British Columbia

Victoria school tries to track down family of man who earned this WW I medal

A Victoria school is trying to track down the family of a man who earned a medal of honour in the First World War.

The school is seeking information about Private George Alexander Doty

The medal was found by a man who scraps cars. He reached out to the school for help, prompting an unconventional homework assignment. (Courtesy of Trudy Court)

A Victoria school has taken on an unconventional homework assignment this Remembrance Day — students and staff are trying to track down the family of a man who earned a medal of honour in the First World War.

Trudy Court, a library assistant at the Belmont Secondary School's Library Learning Commons, said the medal was found by a man who scraps cars who reached out to the school for help.

The victory medal is from from the Great War, which began in 1914, and belonged to George Alexander Doty.

The name and initials "Private G. A. Doty" are marked on the edge of the medal along his regiment number, and an indication that he was with the 49th Canadian Infantry.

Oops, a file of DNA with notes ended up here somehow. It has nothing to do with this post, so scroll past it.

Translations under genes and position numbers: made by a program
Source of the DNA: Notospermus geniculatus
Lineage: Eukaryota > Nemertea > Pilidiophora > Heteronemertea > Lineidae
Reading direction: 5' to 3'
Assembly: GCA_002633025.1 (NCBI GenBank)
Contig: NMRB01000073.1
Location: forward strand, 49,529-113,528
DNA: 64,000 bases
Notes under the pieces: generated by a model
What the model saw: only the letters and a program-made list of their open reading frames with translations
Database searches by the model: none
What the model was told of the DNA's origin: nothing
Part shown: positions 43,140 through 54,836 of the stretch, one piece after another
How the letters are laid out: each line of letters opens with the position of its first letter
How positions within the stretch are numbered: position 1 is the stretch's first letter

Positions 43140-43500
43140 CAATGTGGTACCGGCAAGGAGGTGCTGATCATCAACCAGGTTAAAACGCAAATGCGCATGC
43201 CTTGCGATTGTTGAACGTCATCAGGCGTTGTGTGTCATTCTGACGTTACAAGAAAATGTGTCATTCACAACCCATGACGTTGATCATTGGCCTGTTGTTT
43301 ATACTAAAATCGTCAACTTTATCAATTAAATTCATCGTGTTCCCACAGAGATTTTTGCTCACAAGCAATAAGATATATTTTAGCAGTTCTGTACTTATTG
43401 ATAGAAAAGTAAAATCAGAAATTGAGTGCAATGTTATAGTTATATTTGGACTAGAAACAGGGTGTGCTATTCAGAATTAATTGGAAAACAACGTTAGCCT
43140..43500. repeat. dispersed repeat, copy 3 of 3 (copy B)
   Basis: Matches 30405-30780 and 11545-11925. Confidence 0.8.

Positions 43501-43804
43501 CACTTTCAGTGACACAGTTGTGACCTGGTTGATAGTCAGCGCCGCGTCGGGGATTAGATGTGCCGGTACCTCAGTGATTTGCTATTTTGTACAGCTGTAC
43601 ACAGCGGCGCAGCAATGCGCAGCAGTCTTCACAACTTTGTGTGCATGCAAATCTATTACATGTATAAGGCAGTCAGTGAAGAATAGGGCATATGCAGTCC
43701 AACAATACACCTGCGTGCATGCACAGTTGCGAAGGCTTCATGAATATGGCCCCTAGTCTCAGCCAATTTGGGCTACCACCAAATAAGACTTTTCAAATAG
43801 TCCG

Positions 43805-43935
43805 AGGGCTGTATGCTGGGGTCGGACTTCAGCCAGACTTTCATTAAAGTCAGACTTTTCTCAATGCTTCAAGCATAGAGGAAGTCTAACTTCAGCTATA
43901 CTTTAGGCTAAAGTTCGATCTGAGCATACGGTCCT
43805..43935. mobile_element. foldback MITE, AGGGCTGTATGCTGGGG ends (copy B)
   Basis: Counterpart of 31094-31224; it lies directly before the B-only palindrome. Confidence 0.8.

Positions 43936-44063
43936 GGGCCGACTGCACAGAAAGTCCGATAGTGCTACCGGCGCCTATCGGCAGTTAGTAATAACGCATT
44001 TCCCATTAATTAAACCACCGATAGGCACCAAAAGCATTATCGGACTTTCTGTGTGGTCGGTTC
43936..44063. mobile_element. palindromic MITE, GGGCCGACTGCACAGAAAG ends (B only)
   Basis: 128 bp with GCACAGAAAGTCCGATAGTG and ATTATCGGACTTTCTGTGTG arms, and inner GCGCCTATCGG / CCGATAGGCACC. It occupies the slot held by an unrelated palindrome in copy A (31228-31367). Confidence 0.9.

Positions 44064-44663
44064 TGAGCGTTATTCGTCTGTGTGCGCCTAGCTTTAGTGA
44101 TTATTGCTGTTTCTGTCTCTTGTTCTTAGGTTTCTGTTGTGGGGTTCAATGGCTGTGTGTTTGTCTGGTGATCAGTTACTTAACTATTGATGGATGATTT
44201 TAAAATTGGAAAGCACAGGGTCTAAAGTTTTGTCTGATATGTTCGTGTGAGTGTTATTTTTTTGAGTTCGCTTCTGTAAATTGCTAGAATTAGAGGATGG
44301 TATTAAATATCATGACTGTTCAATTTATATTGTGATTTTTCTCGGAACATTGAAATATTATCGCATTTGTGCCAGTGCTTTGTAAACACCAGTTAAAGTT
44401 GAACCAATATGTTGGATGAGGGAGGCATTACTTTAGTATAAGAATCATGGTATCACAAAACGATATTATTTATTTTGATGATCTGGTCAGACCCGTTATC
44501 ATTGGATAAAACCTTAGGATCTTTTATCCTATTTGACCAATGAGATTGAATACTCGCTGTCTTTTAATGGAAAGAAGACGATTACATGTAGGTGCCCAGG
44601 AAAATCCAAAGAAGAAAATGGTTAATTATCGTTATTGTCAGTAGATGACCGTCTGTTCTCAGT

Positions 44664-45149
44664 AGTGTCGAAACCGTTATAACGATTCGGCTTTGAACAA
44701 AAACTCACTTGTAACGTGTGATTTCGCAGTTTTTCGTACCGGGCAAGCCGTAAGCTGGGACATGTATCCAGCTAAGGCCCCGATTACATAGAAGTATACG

What they know so far

So far, students and a teacher at the school have been able to track down Doty's service record and census information.

His mother, Sarah Doty, died in Penticton in 1940.

George Alexander Doty passed away on Dec. 22, 1948, and is believed to be buried at a cemetery in Vancouver.

"I think if his descendants were to receive it it would just really resonate to them that … years later people still care, and that the role that that person played was important not just to them, but to generations since then," said Court.

"I"m very excited [about] the opportunity that we may be able to contact somebody and let them know that we have found such an important piece of World War I history, and that we cared enough to track them down and return it to them."

Anyone with information about the medal is asked to please contact Trudy Court at tcourt@sd62.bc.ca.

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